I commend the Minister for introducing the part of the Bill which deals with persons found guilty of any offences for which he or she would be liable on summary conviction to a fine of up to £1,500 or imprisonment for a term of six months or both, and on conviction and indictment to a fine of £5,000 or imprisonment for two to three years or both. It is not intended that these penalties will relate to basic offences in relation to candidates as sanctions in this area already exists. That is a step which, unfortunately, was forced upon the system, and the Minister was correct to include that in the Bill.
On the various headings with which I was dealing in relation to teachers, the teaching profession has done an enormous amount of good in the fields of education and developing local communities. We cannot overlook the fact that teachers must continue in the educational process. Because the educational system is becoming more exposed to information technology and technology in general, the teacher training centres are essential to this part of their development. As a result, they can pass on to the pupils a greater degree of information and education with regard to the use of technology in life after school and in education.
This was brought to the fore in Kilkenny city recently which was runner-up in the Telecom Éireann technology town competition. Without the help of teachers the £1 million which the city received could not have been spent in communities. When all the programmes were rolled out, it was clearly underlined that teaching the community was an essential part of the process of spending that money. Therefore, I suggest that the further investment announced by Telecom Éireann of £10 million in the educational system generally and the £240 million announced by the Minister must go towards the education of teachers and putting in place a mechanism which will, in turn, educate young people in technology.
Most of the issues I dealt with to date relate to mainstream education. In this regard, I compliment the Minister on the vision, dynamism and leadership which he has brought to the Department since his appointment.
Education is an escape route from poverty and we should do everything possible to ensure that children are given equal rights and opportunities within the system. Furthermore, we should introduce skills based instruction at a very early age in an attempt to maintain interest and encourage involvement in areas where this is perceived necessary. However it is done, education is the foundation from which we can build a better society: it is also a ladder to a better life which should be available to all. The cost of not providing a comprehensive educational programme will be far greater than the cost of ensuring that the best we can provide is available to all.
The measures will affect only those in mainstream education and that is a comment on the administration of education in the State. We must now examine the quiet revolution which is taking place in education at community level. I instance, for example, the Fr. McGrath Centre in Kilkenny city, which has made a submission to the Department for funding to education in its community. I encourage the Minister to take a detailed look at that submission because it is the blueprint for educational needs in any community. It is a model for educating the community which can be used as part of a support mechanism for mainstream education.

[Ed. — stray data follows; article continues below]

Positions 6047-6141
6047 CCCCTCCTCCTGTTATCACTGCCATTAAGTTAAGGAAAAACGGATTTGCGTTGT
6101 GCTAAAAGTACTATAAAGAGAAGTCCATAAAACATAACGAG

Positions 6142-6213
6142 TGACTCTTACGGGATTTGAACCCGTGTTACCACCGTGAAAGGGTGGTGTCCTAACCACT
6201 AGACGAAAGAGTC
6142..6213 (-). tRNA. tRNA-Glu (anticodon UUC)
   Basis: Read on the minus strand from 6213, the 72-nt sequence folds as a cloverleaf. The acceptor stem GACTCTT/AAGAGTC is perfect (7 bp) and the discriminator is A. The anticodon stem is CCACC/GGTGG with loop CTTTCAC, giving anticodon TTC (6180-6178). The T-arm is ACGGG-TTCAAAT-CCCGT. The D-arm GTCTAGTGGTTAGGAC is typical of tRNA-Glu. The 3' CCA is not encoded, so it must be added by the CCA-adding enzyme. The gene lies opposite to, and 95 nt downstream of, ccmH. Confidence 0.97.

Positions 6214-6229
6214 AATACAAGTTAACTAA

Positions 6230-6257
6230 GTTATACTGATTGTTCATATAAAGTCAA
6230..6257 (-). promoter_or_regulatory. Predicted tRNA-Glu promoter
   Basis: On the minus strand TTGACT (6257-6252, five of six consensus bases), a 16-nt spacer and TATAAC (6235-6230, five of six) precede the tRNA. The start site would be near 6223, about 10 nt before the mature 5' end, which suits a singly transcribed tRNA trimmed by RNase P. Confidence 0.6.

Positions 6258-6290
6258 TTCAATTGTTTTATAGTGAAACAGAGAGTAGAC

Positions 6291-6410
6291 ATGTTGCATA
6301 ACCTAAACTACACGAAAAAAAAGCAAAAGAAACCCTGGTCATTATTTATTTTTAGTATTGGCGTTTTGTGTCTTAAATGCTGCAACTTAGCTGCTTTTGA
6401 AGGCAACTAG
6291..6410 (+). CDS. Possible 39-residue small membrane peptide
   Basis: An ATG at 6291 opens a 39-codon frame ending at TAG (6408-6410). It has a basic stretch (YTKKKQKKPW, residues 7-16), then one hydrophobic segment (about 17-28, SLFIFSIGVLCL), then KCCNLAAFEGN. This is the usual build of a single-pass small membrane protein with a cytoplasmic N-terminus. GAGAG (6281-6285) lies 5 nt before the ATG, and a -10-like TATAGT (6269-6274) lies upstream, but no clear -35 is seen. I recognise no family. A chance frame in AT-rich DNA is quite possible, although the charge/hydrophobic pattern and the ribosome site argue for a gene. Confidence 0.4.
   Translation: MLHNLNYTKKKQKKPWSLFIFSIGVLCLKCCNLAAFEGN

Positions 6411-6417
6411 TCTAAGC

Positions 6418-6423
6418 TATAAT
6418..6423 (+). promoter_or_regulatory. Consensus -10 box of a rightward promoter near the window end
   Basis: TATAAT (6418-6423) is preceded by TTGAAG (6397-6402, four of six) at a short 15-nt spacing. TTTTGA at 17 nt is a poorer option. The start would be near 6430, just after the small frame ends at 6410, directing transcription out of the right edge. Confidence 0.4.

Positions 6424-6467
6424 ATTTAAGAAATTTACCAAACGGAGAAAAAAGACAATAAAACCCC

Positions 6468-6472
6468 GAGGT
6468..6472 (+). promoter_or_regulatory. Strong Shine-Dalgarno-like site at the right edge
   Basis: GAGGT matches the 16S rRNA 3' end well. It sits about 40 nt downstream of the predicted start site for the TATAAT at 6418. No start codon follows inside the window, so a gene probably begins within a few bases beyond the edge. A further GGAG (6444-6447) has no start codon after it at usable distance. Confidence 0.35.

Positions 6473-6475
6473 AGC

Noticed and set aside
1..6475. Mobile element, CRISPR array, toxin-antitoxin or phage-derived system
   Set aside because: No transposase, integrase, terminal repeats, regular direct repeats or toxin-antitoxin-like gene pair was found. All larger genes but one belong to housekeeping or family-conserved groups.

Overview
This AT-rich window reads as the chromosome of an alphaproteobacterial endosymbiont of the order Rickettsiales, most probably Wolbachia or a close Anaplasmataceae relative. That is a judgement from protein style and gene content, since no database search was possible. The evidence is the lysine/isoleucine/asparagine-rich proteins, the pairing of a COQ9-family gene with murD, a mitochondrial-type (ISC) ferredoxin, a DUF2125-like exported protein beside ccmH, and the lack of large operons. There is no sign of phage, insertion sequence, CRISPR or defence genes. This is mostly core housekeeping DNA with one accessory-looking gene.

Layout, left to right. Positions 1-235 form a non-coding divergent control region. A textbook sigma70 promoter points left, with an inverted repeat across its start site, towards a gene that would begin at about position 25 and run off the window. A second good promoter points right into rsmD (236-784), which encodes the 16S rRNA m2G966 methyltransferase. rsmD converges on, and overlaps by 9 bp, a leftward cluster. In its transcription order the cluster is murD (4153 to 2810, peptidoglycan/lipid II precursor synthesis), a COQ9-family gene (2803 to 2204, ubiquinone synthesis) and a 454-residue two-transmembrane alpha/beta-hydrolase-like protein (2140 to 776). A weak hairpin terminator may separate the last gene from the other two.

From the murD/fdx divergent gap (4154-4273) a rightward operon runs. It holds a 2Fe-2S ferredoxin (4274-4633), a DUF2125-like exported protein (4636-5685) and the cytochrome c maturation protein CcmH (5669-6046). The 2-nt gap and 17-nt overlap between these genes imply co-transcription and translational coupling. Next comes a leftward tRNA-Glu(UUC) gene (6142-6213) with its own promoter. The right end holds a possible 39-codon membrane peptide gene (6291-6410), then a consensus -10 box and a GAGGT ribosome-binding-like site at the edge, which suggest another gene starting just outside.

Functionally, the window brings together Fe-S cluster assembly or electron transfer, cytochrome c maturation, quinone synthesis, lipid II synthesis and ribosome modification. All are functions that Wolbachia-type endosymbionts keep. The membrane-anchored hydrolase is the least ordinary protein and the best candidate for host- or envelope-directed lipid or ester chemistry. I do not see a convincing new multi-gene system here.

The organisation in Kilkenny offers a net to young people before they fall out of the system. Community leaders, themselves only educated in the university of life, are now turning their skills to help young people stay within the mainstream educational system, and they are encouraging them through homework clubs and other mechanisms. These clubs break down the barriers between a young person who is embarrassed about admitting his or her inability to cope with homework and they offer a softer approach to mainstream education.
Access to technological education and technology has been provided by this centre. Through technology, marginalised adult groups, particularly parents who have never experienced employment, are now in a position to return to a more friendly environment with their peers to experience technology, to improve their selfesteem and their chances of future employment. It breaks the cycle for young people and their parents. It offers them a way out of the poverty and unemployment traps.
Centres such as the Fr. McGrath Centre should be encouraged by the Department. The centre should be examined as a model, as I said, it should be encouraged by the Department by way of proper funding and inclusive mechanisms which would make it part of the existing system.
As an extension of what is happening at community level, I suggest another method which is being undertaken by young Irish filmmakers in Kilkenny. Again, this is a group which was brought together by local initiative. It is administered by a returned exile from Australia, who is giving his vast experience to the young people of the city. Again, it is a poorly funded organisation. When one examines the workload and success rate of the group, it is clearly a model which the Department of Education should examine.
It offers young people the opportunity to shoot film by themselves. The group has already received great credit for itself and the city by filming "Under the Hawthorn Tree", which was picked up by Channel Four. The young people shoot films, act in them and put them together. This exposes them to a technology which will benefit them in later life.